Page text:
Out of His finished work, Christ has made His Gracious Holy Spirit available to us, and the Holy Spirit applies the work of Christ to our lives. Christ Himself, then, is our Sanctifier and our sanctification (1 Corinthians 1:30).”


 

[1] Note 1 Identification of the believer with Christ’s death, resurrection, and ascension

But Christ being come an high priest of good things to come, by a greater and more perfect tabernacle, not made with hands, that is to say, not of this building; Neither by the blood of goats and calves, but by his own blood he entered in once into the holy place, having obtained eternal redemption for us. For if the blood of bulls and of goats, and the ashes of an heifer sprinkling the unclean, sanctifieth to the purifying of the flesh: How much more shall the blood of Christ, who through the eternal Spirit offered himself without spot to God, purge your conscience from dead works to serve the living God? {spot: or, fault} (Hebrews 9:11-14 KJV)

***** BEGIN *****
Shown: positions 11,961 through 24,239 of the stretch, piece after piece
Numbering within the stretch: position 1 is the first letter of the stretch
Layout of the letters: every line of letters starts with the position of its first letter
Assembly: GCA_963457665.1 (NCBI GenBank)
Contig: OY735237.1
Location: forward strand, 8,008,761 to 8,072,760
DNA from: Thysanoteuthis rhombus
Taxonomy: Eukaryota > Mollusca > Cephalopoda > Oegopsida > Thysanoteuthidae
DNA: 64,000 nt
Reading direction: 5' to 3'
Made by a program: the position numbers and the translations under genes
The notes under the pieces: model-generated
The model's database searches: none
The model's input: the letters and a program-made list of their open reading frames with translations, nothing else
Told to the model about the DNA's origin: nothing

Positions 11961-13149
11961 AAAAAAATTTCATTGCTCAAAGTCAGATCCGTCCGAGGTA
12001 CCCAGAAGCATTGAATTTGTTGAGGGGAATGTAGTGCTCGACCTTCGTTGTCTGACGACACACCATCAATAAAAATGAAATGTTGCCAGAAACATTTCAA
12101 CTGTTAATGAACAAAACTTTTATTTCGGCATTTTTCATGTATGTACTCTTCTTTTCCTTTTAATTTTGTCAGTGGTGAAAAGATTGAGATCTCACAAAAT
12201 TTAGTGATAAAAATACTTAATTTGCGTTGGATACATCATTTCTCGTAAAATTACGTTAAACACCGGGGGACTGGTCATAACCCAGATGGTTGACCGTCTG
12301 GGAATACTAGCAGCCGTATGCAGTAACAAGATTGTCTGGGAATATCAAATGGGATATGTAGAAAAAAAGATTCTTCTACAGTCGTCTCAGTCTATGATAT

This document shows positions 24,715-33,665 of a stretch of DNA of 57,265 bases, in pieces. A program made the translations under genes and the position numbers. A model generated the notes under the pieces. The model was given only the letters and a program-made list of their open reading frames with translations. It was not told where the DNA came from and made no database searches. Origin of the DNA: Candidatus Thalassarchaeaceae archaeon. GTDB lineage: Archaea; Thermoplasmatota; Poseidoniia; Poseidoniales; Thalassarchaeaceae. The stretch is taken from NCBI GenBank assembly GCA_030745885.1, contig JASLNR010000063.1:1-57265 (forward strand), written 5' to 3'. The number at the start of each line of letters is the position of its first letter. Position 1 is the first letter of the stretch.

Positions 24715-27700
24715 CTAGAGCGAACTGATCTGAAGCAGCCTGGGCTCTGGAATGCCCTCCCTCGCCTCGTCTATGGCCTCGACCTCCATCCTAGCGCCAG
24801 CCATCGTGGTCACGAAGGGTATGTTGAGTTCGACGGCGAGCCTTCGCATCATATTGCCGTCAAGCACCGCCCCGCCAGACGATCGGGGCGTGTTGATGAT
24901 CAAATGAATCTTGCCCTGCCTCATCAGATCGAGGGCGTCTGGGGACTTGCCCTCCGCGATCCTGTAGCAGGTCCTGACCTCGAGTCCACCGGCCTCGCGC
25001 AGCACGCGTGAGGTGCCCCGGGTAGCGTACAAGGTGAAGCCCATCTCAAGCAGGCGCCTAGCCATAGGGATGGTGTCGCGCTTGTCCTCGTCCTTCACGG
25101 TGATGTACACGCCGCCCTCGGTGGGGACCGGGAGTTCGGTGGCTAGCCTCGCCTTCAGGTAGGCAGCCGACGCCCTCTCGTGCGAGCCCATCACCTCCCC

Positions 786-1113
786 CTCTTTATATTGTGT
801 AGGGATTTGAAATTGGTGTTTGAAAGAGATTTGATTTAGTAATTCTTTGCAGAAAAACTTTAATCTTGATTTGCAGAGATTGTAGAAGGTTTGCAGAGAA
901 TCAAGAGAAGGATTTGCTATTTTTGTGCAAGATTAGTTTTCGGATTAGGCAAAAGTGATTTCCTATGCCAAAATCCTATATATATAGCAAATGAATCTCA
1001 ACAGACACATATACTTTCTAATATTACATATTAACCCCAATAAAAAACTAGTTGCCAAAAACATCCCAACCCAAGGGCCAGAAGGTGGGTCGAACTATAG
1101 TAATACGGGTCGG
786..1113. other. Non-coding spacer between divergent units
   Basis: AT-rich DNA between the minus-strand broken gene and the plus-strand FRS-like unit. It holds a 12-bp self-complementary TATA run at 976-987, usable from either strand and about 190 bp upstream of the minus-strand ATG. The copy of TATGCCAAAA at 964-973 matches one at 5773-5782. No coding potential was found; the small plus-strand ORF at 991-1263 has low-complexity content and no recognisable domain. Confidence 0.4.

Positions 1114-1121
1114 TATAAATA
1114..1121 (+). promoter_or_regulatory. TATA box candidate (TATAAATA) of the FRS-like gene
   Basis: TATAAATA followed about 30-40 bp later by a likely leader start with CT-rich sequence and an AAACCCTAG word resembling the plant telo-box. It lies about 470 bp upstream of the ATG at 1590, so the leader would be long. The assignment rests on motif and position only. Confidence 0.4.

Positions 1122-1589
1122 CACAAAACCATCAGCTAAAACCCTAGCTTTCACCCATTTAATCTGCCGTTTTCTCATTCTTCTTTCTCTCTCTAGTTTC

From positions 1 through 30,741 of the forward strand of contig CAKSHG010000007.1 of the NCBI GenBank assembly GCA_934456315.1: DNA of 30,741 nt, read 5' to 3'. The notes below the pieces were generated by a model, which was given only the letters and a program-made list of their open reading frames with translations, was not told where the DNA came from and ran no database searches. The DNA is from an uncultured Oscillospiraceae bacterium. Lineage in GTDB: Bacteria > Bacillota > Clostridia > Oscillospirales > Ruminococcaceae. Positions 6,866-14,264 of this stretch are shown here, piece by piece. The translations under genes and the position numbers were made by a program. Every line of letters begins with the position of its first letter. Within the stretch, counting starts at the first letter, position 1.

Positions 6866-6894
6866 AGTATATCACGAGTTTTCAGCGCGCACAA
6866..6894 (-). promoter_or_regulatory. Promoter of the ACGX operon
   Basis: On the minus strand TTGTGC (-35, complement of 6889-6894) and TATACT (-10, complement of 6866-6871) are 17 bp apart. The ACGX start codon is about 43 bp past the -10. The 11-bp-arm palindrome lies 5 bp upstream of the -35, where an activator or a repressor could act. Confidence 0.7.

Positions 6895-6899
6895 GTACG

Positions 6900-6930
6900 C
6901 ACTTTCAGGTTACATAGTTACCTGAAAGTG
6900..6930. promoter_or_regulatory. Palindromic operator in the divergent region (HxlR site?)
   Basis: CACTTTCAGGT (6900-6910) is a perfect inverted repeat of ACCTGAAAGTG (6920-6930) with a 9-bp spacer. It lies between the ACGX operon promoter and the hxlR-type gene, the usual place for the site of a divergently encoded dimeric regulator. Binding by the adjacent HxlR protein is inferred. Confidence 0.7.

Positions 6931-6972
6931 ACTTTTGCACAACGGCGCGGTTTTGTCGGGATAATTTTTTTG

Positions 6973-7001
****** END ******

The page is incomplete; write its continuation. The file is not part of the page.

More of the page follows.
Nor yet that he should offer himself often, as the high priest entereth into the holy place every year with blood of others; For then must he often have suffered since the foundation of the world: but now once in the end of the world hath he appeared to put away sin by the sacrifice of himself. And as it is appointed unto men once to die, but after this the judgment: So Christ was once offered to bear the sins of many; and unto them that look for him shall he appear the second time without sin unto salvation. (Hebrews 9:25-28 KJV)